Kinsey (2004) / Drama
MPAA Rated: R for nudity and pervasive sexual content, including some graphic images and descriptions (I'd rate it NC-17)
Running Time: 118 min.
Cast: Liam Neeson, Laura Linney, Peter Sarsgaard, Chris O'Donnell, Timothy Hutton, John Lithgow, Tim Curry, Oliver Platt, Dylan Baker, Julianne Nicholson, William Sadler, John McMartin, Veronica Cartwright, Lynn Redgrave
Director: Bill Condon
Screenplay: Bill Condon
Review published December 28, 2004
Kinsey may not be the most exciting film revolving around sex, with its clinical outlook, reducing the act to a mere biological function, although some will still find controversy within the portrayal of breakthrough sex professor Alfred Kinsey. In fact, even with the nudity and graphicness of the sexual lingo, it's a bit on the dry side as far as biopics go. However, as presented by Bill Condon (Gods and Monsters), it is competently made, with a standout performance by Liam Neeson (Love Actually, Gangs of New York), and as fine a group of supporting actors as one might hope for with a film budgeted at only $11 million. While his detractors blame Kinsey for much of the looseness of morals that developed in the decades following his published studies, Condon's film seeks to make him somewhat of a hero, as sexual repression and lack of adequate education were responsible for a high number of unhappy and confused people who saw anything but heterosexual intercourse as deviant behavior -- even oral sex was against the law in some parts of the United States at the time.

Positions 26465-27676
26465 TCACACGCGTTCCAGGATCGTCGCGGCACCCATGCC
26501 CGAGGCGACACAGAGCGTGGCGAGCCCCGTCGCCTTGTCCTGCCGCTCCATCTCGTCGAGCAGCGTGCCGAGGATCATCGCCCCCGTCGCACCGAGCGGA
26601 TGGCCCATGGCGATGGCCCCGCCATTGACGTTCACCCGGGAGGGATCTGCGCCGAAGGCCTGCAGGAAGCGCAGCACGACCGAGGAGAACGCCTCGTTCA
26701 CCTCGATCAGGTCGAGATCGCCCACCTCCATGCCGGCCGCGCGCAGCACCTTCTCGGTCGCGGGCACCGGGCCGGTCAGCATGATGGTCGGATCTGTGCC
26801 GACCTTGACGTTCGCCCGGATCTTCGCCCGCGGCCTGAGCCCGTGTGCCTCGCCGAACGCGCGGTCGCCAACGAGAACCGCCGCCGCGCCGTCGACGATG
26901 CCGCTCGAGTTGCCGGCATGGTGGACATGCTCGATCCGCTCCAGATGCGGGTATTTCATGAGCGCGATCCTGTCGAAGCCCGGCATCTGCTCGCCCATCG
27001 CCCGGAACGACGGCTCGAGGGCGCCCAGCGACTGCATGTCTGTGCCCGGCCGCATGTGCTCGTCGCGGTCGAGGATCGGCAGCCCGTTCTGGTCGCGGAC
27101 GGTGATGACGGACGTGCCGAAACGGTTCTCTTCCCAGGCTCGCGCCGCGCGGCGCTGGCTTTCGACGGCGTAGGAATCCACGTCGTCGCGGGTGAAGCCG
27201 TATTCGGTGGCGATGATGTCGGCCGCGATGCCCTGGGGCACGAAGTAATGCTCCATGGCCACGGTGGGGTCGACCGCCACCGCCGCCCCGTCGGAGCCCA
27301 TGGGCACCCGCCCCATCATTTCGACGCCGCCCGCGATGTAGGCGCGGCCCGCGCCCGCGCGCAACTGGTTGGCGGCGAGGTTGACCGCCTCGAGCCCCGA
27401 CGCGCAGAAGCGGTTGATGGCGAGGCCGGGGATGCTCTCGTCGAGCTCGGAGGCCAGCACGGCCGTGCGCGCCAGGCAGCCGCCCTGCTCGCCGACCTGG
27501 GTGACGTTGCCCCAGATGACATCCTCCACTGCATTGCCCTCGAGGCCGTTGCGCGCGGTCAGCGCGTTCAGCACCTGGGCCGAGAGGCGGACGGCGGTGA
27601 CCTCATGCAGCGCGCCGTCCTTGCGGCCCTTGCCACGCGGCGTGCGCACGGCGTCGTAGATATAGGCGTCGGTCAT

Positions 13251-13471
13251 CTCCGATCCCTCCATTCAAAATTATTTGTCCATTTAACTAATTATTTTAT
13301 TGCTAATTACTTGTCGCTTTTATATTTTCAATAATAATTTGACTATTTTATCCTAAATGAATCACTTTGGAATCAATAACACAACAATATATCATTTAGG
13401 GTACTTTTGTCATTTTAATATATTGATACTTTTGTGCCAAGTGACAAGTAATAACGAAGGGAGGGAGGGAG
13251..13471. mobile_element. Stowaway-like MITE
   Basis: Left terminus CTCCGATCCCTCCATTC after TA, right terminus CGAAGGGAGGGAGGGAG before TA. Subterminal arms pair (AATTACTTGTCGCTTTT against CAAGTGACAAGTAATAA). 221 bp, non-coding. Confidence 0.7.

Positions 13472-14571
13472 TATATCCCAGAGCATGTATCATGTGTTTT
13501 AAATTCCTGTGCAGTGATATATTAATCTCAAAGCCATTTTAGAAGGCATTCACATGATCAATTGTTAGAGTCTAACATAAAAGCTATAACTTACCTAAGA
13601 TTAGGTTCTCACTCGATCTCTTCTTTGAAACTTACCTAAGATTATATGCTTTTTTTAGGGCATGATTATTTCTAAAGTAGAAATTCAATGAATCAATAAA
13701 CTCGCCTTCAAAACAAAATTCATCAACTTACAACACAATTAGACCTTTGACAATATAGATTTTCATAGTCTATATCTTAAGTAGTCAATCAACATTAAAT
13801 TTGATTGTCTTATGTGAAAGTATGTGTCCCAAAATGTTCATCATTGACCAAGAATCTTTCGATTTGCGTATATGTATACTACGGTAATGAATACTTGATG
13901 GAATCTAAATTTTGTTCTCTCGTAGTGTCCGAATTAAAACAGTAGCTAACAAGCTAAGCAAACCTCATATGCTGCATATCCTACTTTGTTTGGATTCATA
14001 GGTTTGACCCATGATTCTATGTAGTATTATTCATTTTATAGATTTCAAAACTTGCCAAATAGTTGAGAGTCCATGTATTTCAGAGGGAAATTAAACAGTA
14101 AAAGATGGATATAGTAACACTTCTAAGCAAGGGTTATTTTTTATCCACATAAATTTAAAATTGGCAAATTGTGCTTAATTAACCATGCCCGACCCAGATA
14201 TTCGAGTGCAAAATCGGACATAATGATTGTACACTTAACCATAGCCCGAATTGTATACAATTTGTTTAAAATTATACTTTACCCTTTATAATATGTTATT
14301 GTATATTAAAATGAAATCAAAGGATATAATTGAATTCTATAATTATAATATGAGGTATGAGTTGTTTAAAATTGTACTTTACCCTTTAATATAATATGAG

Kinsey tells of how a zoologist became the nation's premier sex expert, seeing an incredible lack of education as intolerable, led by moral zealots who sought to keep the public feeling puritanical about the act. In the 1940s, Kinsey began a series of interviews covering thousands of people, and came up with astonishing (for the times) figures regarding the sexual practices and tendencies of everyday people, which were completely unknown to a vast majority of the public. Through his studies and literature, people began to see that they were not alone in doing what they are doing, and could feel less shame, as what was once considered abnormal (masturbation, oral sex, etc.) was presented in a way that showed this to be quite normal behavior in most sexually mature human beings. However, pressure from fundamentalist thinkers, as well as reports of his own unorthodox studies (Kinsey and his researchers regularly has sex with their subjects in varying ways, and even included their spouses in the process), led to great resistance to his work, and soon his life's ambition to educate a nation was in doubt.
Even with the competence of the screenwriting, and the aforementioned quality of the acting, there's something missing from Kinsey that keeps it from achieving resonance, especially for a figure who was surrounded by great controversy and hatred by many powerful people in the country. It's almost as if the story has been sanitized to make it palatable -- the kind of film that Kinsey himself might have put out to try to convince the uneducated public that there is no madness to his methods, and that underneath it all, he's really a normal guy. Truth is, Kinsey is anything but normal, so why depict him this way? Most biographical dramas attempt to lionize their subject, but Condon's film tries so very hard to not ruffle too many feathers, getting us to try to accept everything Kinsey has done or said as par for the scientific course.
While it would have been nice to see Condon take a more active stance against the ignorance that drove much of the politics and education of the times, all in all, Kinsey is a well-crafted film that offers a respectful look at a pioneer who changed the lives and attitudes of millions around the world. I suppose it's the biggest irony that, just like a man who saw the most shocking of sexual behavior as little more than data for study, so too does Condon see one of the more controversial figures in 20th century America in a similar fashion -- stripped away of all emotion, showing just incidents and behavior for our analytical perusal.
©2004 Vince Leo